Supreme Court closes online sales tax loophole

Saul Franklin
June 21, 2018

The justices voted 5-4 to overturn a 1992 ruling that said a company needed a "physical presence" in a state in order to be forced to collect sales tax at the time of purchase.

That's resulted in states losing millions of dollars in sales taxes every year and online retailers gaining a decades-long tax advantage against their brick-and-mortar peers.

The Supreme Court said the physical presence rule was "unsound and incorrect".

The decision ends years of work by the retail industry "to reverse a pre-internet era rule that distorts free markets and puts local brick and mortar stores at a competitive disadvantage with their online-only counterparts", said Deborah White, general counsel for the Retail Industry Leaders Association.

Customers were generally supposed to pay the tax to the state themselves if they don't get charged it, but the vast majority didn't.

The case, which we first told you about in April, was over a South Dakota law which requires retailers, regardless of where they are, to collect and pay sales tax.

In the wake of the ruling, companies like Amazon will have to keep an eye on how each state handles sales tax legislation and whether they will have to collect the funds on behalf of third-party sellers.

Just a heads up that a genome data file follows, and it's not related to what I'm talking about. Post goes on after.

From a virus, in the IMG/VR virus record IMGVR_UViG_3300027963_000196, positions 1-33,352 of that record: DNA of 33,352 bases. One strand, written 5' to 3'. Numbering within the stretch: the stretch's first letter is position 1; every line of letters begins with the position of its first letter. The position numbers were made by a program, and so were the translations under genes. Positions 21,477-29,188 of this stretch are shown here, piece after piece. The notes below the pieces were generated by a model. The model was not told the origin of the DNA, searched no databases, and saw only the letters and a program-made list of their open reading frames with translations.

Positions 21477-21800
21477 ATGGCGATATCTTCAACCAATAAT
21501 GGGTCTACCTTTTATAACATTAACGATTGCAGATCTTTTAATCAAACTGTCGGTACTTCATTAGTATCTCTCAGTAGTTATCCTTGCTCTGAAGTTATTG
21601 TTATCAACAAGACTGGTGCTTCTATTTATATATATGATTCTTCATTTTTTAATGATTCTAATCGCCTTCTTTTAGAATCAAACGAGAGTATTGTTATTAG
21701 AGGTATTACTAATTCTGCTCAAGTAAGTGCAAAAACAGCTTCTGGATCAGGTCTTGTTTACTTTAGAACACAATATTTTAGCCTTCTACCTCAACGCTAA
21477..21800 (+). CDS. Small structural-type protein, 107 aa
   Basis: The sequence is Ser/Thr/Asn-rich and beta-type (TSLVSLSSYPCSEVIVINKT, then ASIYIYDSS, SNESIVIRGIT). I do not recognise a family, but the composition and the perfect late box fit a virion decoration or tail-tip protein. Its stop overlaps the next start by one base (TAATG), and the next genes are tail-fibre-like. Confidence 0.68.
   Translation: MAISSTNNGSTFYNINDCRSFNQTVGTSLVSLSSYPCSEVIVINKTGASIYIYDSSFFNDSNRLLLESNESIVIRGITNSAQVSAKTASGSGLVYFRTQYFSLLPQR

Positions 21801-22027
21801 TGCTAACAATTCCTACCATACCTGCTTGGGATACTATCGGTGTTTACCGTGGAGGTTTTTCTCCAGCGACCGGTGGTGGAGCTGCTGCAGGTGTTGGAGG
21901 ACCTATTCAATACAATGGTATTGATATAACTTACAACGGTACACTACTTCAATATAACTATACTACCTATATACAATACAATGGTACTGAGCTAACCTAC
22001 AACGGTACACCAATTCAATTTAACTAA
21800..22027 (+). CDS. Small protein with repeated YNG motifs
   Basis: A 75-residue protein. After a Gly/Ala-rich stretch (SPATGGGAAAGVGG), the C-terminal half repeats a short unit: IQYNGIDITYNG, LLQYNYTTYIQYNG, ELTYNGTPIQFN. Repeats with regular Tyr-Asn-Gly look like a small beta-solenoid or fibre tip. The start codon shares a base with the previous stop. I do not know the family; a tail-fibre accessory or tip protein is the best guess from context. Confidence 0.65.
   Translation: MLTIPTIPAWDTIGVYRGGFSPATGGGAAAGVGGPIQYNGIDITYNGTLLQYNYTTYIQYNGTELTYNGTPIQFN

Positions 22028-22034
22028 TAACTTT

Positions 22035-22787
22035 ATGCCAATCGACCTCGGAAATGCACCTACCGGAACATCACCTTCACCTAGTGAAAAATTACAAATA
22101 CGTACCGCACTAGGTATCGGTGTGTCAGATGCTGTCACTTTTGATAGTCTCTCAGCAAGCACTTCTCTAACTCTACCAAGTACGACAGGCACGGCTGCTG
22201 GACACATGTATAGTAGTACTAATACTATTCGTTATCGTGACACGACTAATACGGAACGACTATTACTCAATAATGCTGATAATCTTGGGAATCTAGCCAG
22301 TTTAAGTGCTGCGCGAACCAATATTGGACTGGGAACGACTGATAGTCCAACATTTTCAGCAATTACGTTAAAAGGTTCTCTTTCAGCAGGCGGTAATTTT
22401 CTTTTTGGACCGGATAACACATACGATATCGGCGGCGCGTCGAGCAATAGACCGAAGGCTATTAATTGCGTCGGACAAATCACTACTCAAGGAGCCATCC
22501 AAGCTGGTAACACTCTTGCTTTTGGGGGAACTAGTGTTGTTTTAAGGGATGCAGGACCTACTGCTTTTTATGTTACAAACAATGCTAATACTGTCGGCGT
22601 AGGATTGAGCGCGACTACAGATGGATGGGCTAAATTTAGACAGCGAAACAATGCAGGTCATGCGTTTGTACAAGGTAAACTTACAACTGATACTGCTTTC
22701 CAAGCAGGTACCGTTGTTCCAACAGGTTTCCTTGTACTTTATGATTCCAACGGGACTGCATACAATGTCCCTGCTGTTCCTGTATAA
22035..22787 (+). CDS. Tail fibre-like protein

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Chief Justice John Roberts Jr., who wrote the dissenting opinion, argued that the Supreme Court left this question to Congress in 1992, and Congress has not acted.

Three identical bills were filed during the special session to match Louisiana's law with South Dakota's in case the U.S. Supreme Court allows...

Amazon has always been the "poster child" for this problem/opportunity as they have been the dominant online-only retailer for some time.

But sellers that only have a physical presence in a single state or a few states could avoid charging customers sales tax when they're shipping to addresses outside those states.

Stock prices for major online retailers fell after the decision was announced.

Only five states do not have a state-wide sales tax: Alaska, Delaware, Montana, New Hampshire, and Oregon. States were missing out on around 25 percent of the tax from online sales, according to the Government Accountability Office, meaning $13 billion in missed sales.

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